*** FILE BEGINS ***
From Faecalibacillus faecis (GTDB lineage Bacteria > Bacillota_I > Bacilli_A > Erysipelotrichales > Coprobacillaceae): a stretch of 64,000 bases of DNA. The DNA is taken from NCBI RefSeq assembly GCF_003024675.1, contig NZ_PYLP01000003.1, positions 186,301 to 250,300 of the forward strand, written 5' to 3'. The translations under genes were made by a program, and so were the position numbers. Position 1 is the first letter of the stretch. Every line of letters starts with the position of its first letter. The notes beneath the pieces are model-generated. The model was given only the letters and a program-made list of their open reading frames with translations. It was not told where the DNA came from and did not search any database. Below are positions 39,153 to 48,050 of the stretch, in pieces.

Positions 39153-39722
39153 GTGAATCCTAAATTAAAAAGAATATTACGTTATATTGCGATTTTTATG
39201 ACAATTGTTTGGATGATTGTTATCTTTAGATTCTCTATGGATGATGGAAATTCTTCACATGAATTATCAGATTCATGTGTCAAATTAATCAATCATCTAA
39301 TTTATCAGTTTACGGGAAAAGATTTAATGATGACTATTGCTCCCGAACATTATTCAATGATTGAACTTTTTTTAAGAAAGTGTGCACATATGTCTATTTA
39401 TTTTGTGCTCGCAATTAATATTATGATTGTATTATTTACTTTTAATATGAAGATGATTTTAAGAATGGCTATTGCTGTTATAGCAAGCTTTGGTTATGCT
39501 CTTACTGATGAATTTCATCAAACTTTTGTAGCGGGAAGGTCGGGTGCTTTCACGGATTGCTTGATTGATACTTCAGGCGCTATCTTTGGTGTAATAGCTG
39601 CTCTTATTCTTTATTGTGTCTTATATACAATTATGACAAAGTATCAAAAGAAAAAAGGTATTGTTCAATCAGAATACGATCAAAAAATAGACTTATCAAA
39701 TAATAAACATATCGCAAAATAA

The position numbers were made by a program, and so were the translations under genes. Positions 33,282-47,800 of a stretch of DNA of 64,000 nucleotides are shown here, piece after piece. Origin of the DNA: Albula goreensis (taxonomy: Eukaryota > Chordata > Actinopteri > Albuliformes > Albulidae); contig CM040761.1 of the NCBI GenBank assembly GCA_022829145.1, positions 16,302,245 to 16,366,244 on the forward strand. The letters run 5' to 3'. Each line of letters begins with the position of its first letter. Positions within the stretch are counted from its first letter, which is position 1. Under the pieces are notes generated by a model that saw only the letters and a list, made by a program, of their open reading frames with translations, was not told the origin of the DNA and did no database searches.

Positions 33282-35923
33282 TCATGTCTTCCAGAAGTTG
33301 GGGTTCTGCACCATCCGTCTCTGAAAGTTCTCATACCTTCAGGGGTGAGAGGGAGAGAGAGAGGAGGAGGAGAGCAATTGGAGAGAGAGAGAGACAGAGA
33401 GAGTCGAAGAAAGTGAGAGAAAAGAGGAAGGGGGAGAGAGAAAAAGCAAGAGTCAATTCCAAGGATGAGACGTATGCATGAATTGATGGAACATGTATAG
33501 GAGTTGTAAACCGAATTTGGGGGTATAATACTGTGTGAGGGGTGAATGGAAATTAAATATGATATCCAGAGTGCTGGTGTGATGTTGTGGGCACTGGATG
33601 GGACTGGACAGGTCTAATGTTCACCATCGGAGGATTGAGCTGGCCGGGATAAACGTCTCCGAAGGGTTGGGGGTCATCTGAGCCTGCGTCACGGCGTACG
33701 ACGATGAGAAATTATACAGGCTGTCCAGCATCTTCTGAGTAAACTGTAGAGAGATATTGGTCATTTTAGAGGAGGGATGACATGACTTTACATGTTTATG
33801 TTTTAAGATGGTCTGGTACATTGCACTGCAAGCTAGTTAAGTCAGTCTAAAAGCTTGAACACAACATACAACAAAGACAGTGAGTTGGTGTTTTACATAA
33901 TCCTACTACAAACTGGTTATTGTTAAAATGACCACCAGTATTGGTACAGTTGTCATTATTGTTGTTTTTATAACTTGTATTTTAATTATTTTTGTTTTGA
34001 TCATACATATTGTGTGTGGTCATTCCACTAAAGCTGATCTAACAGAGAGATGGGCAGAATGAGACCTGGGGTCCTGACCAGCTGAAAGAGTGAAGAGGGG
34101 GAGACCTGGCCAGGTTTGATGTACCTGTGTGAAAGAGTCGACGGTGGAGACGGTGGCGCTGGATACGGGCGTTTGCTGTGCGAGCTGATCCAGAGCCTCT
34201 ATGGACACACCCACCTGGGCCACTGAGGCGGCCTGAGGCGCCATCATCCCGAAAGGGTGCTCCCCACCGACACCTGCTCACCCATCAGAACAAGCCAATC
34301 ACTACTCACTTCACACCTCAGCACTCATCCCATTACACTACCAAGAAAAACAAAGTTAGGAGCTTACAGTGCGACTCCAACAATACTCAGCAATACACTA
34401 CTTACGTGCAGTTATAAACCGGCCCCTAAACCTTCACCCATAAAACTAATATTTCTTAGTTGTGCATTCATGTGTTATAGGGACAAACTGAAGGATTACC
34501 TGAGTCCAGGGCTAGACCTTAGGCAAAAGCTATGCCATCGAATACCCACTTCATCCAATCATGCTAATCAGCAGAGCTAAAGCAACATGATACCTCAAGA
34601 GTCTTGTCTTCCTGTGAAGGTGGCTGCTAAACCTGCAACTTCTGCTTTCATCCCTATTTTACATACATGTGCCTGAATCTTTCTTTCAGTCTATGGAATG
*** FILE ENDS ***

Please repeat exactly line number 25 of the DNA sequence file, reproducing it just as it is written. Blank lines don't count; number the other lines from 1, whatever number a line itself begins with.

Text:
34501 TGAGTCCAGGGCTAGACCTTAGGCAAAAGCTATGCCATCGAATACCCACTTCATCCAATCATGCTAATCAGCAGAGCTAAAGCAACATGATACCTCAAGA